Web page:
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Tuesday News Overload: UC protests continue

Jenna Johnson

Hundreds of students from across the University of California system rallied in Sacramento on Monday to urge lawmakers to increase state funding to higher education and increase diversity. Many chanted, "No cuts, no fees, education should be free" outside the Capitol while UC officials and other students met with state lawmakers inside, The Daily Californian reports. Five students were arrested after entering an assemblyman's office and refusing to leave unless he signed a letter promising support for increased funding for higher education as well as specific funding for recruiting and retaining low-income students.

Late Thursday night a violent riot broke out near UC Berkeley, involving more than 200 people, "six law enforcement agencies, runaway dumpsters, flaming trash cans, shattered windows and violent clashes between rioters and police," The Daily Californian reported.

But the largest protest is yet to come. On Thursday students across the state -- at the University of California, state college, community college and K-12 campuses -- and about a dozen other states plan to hold protests, teach-ins and walkouts, The Sacramento Bee reports. Protesters are urged to "March forth on March 4th" so teachers and other workers can keep their jobs and students will not face higher fees and tuition. A student government representative told The Daily Bruin that after similar protests last semester, "legislators know that they cannot put higher education on the bottom of their list of priorities, or they will be in trouble."

Porn for Bibles
Yesterday students at the University of Texas, San Antonio, could exchange their Bibles, Torahs, Korans and other religious texts for Playboys, Penthouses and other adult magazines at the annual Smut for Smut event hosted by the student group Atheist Agenda. The event attracted throngs of Christian protesters. The group's president defended the event and told The Paisano, "If they're defining morality by what it says in the bible, then it's okay to stone your children; it's okay to tell women they can't talk outside the church. I wouldn't want to live by what they call 'morality' in the bible."

Opps, you aren't a Hoya yet
Georgetown University's biology department accidentally e-mailed about 30 applicants, congratulated them on admission to the university and encouraged them to attend orientation sessions. Problem was, those students had not yet been admitted, The Hoya reports on its news blog. An admissions official said applicants were sent a second e-mail explaining the mistake. "Best news of all is that we have received many happy (and excited) e-mails and phone calls from these applicants and their parents thanking us for clarifying the situation in such a positive manner," she added.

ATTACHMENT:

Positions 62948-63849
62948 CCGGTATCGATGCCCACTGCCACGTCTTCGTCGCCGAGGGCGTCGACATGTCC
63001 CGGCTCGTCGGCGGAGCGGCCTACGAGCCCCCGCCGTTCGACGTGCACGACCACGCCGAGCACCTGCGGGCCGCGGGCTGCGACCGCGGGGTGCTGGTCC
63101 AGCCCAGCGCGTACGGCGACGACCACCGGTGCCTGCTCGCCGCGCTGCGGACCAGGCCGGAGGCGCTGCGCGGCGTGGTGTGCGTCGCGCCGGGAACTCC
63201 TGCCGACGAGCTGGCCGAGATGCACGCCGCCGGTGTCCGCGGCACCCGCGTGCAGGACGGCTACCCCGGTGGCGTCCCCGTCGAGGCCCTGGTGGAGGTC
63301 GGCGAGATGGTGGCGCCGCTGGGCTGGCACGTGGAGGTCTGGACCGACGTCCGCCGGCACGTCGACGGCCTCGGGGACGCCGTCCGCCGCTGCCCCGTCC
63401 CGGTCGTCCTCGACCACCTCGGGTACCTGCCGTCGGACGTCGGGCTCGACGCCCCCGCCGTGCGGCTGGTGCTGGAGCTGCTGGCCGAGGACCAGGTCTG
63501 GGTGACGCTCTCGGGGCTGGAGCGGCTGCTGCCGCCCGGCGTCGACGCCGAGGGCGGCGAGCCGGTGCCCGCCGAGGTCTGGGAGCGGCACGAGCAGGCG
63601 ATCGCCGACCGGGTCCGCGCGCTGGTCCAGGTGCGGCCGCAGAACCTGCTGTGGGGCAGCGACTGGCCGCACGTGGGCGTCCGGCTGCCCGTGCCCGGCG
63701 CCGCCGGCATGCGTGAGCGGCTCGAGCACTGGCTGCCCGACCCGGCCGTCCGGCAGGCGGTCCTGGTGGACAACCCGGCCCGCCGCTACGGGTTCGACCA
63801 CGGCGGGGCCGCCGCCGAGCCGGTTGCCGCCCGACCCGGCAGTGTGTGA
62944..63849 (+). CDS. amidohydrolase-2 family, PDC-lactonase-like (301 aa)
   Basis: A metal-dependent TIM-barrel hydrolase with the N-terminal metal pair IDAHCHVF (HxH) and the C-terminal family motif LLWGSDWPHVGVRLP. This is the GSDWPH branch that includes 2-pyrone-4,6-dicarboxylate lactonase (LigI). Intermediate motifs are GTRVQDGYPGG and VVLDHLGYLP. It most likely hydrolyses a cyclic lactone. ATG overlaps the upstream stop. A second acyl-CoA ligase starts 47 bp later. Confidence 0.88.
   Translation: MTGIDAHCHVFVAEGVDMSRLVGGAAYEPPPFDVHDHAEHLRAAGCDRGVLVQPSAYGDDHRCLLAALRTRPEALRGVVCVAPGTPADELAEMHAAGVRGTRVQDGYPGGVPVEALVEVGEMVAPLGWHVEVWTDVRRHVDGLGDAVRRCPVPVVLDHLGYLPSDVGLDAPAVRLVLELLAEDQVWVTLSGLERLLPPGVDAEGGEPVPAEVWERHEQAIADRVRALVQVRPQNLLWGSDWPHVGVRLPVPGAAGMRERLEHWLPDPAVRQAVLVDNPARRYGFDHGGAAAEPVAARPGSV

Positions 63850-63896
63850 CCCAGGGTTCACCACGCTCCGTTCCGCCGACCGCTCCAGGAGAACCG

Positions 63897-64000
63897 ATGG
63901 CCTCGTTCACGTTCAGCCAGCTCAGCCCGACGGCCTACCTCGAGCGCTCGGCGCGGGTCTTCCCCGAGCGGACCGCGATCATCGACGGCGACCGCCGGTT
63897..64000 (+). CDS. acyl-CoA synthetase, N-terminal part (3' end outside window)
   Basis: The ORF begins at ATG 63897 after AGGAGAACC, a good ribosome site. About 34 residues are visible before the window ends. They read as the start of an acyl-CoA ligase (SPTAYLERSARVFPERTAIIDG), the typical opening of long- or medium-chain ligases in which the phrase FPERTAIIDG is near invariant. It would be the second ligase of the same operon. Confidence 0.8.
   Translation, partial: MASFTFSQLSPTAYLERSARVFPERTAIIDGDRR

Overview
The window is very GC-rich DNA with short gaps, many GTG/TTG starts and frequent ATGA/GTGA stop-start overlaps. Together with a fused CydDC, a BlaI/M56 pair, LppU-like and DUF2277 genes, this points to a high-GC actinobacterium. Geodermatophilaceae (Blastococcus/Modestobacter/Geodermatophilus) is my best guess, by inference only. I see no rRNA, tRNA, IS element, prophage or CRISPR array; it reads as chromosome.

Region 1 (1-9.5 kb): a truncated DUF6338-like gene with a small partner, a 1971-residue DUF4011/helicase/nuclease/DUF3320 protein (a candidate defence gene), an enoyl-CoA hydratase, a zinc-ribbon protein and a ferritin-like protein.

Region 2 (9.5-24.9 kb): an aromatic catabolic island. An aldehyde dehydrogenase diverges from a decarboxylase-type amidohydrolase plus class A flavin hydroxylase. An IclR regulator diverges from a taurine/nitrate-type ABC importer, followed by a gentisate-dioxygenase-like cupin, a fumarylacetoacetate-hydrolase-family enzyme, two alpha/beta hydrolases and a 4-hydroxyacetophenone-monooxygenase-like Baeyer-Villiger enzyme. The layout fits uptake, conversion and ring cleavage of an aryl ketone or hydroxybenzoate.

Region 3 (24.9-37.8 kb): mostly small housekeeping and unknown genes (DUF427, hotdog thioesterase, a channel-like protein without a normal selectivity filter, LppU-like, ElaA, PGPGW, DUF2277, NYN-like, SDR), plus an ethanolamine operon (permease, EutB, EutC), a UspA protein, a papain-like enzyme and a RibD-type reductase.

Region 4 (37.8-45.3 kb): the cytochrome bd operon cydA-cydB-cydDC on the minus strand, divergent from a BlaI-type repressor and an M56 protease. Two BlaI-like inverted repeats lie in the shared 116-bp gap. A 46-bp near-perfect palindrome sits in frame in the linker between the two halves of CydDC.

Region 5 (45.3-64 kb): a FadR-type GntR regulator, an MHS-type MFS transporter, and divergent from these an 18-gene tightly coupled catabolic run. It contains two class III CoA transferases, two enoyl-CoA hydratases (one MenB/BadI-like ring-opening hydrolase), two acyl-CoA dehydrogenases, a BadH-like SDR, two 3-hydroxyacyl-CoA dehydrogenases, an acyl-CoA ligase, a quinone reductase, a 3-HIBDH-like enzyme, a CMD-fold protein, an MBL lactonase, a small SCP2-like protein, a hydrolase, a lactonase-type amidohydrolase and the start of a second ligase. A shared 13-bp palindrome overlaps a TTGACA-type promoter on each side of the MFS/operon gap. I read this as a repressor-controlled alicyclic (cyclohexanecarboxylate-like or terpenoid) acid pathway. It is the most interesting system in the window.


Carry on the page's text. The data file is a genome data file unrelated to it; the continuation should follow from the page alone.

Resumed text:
Facebook firing
At East Stroudsburg University in Pennsylvania, a sociology professor has been suspended for venting her workplace frustration on her Facebook page, The Pocono Record reports. In late January, Professor Gloria Gadsden wrote, "Does anyone know where I can find a very discrete hitman? Yes, it's been that kind of day..." Five comments followed the message, including one from a Facebook friend who said she was "ROFL" -- short for "rolling on the floor laughing." About a month later, Gadsden wrote, "had a good day today, DIDN'T want to kill even one student :-). Now Friday was a different story." Gadsden has since deleted the comments, but was put on indefinite paid leave by administrators last week.

Gay pride
The Cornell gay community hosted its fourth annual Filthy/Gorgeous Party on Saturday night. The party took 11 months to plan, cost $27,000, attracted 600 guests and aimed to celebrate the university's LGBTQ community, The Cornell Daily Sun reports. Proceeds from the event benefited Sylvia's Place, a shelter for those suffering from domestic violence, and the Metropolitan Community Church of New York Homeless Youth Services.

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By Jenna Johnson  |  March 2, 2010; 9:38 AM ET
Categories:  News Overload  | Tags: Berkeley, Cornell, Georgetown, UCLA, University of California, University of Texas  
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Comments

do California teachers have a 'defined benefit' pension or a 'defined contribution' plan?

Posted by: millionea7 | March 2, 2010 6:01 PM | Report abuse

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